Feng Shui by Clear Englebert

Feng Shui & Interior Hammocks

Feng Shui & Interior Hammocks

I just got this great book from the library—Dreyer’s English by Benjamin Dreyer—but even a great book can’t keep me awake in a hammock. (Note the fragrant Angel’s Trumpet blooming outside.)

We usually think of hammocks as outdoor furniture, but I’ve often recommended that clients put a hammock in a large unused room. Unused rooms are too yin for a home, and the correction is simply to use that room. Once a hammock is in a room, it will most likely be used. The hammock can be held by a freestanding frame, or it can be stretched between two hooks. The advantage of the hammock between two hooks is that it can quickly and easily be put away.

We keep a hammock in our bedroom, and it mostly hangs in a corner, and occasionally gets unfurled for taking a nap or reading a book. I’m one of those people who needs a pillow for a hammock to feel most comfortable. What anyone should avoid are hammocks with stretcher bars—those kinds of hammocks can easily tip over and out you go.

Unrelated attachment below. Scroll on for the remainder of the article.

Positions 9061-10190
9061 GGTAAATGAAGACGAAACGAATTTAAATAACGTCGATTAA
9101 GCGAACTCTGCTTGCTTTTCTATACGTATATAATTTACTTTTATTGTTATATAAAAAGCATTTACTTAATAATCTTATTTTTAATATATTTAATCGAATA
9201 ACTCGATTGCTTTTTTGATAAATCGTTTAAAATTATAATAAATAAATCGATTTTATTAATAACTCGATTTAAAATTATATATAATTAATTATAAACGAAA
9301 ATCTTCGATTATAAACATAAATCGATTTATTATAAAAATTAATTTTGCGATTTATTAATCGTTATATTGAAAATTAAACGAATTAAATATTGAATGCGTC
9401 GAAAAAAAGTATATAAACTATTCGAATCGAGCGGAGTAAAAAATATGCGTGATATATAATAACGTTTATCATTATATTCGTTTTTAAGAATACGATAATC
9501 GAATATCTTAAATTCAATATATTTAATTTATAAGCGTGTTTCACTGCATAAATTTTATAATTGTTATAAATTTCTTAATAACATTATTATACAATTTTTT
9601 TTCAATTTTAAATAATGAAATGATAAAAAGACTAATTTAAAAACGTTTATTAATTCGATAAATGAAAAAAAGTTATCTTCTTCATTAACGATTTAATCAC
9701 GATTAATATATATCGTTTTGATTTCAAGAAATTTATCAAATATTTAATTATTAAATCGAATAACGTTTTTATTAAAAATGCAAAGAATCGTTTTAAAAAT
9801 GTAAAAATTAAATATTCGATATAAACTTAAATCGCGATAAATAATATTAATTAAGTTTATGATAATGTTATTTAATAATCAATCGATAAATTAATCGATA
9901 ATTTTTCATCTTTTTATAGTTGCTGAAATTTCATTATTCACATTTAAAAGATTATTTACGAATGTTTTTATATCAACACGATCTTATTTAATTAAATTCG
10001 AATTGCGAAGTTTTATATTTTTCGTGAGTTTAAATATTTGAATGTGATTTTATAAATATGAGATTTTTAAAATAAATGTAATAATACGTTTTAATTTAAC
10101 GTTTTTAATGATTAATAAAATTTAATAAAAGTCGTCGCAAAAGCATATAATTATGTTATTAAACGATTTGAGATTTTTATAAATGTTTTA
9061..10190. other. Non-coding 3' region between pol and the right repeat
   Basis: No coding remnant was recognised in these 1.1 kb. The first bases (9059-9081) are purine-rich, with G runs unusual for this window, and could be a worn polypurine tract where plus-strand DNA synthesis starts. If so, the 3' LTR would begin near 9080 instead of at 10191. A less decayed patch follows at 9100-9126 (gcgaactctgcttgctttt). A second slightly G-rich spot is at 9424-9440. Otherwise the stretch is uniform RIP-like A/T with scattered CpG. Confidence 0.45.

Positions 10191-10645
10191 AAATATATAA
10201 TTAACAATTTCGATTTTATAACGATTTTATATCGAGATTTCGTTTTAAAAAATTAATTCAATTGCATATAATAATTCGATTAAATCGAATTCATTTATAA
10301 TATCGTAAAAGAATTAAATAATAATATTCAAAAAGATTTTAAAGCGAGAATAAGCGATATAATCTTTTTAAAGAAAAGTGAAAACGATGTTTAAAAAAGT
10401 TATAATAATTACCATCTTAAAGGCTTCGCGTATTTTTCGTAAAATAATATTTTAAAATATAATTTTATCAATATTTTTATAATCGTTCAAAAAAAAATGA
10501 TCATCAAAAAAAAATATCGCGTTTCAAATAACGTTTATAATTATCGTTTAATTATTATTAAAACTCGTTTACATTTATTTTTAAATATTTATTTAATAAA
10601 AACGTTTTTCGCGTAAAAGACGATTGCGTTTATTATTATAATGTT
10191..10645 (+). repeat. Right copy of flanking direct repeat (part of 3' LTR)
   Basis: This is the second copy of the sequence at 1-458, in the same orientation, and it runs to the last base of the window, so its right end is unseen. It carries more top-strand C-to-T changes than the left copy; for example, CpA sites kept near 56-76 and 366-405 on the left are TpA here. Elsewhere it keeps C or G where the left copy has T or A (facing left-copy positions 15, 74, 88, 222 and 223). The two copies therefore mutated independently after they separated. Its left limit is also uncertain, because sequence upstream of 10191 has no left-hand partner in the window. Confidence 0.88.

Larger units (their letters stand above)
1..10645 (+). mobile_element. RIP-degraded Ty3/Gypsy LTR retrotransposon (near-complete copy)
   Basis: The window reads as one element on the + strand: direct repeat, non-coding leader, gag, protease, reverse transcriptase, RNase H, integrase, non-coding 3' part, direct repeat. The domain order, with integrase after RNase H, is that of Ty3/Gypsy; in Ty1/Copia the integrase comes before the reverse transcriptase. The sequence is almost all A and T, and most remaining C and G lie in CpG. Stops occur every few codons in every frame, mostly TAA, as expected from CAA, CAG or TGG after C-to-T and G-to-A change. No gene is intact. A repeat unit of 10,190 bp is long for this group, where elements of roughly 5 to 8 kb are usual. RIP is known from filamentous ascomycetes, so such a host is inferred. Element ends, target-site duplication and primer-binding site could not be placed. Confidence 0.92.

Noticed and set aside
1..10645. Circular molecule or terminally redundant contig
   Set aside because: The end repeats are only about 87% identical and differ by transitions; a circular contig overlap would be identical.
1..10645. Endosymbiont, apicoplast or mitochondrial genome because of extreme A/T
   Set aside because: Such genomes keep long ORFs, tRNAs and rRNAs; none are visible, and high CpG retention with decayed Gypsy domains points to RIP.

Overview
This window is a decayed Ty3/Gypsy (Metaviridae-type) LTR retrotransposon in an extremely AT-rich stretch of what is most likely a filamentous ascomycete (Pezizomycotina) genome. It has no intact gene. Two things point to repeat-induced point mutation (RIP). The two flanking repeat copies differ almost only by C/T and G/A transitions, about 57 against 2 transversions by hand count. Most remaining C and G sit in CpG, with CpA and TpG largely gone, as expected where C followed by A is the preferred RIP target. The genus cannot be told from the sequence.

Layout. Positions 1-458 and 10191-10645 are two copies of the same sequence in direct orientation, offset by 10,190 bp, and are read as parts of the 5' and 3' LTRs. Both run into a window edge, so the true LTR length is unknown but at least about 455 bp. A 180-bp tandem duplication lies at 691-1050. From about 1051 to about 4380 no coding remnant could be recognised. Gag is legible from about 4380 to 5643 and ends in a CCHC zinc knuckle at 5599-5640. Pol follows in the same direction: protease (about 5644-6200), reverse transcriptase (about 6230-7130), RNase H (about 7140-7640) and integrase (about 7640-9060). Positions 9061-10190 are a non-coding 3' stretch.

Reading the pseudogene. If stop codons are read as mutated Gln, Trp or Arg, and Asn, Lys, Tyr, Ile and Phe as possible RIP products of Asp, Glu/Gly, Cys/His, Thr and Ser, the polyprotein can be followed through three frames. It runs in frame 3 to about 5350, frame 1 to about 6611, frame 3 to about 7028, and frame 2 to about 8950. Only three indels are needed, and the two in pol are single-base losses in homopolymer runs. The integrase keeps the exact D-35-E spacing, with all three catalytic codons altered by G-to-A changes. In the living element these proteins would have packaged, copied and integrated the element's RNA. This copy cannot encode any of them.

The gentle rocking of a hammock is very relaxing. Soon I put my book down and start napping.

What brings this to mind is a photo in a back issue of Architectural Digest (the November 2017 issue; I don’t have permission to post the photo here, but if you follow that link, you can see it)—which shows a hammock in a living room! The article is about the midcentury designer Ward Bennett and a book about him by the same name. The room is plenty big and it looks out onto a lovely view.  The same thing applies to hanging chairs, but be sure you hang them securely. A molly bolt in sheet rock ain’t gonna do it!

Leave a Comment

Related Posts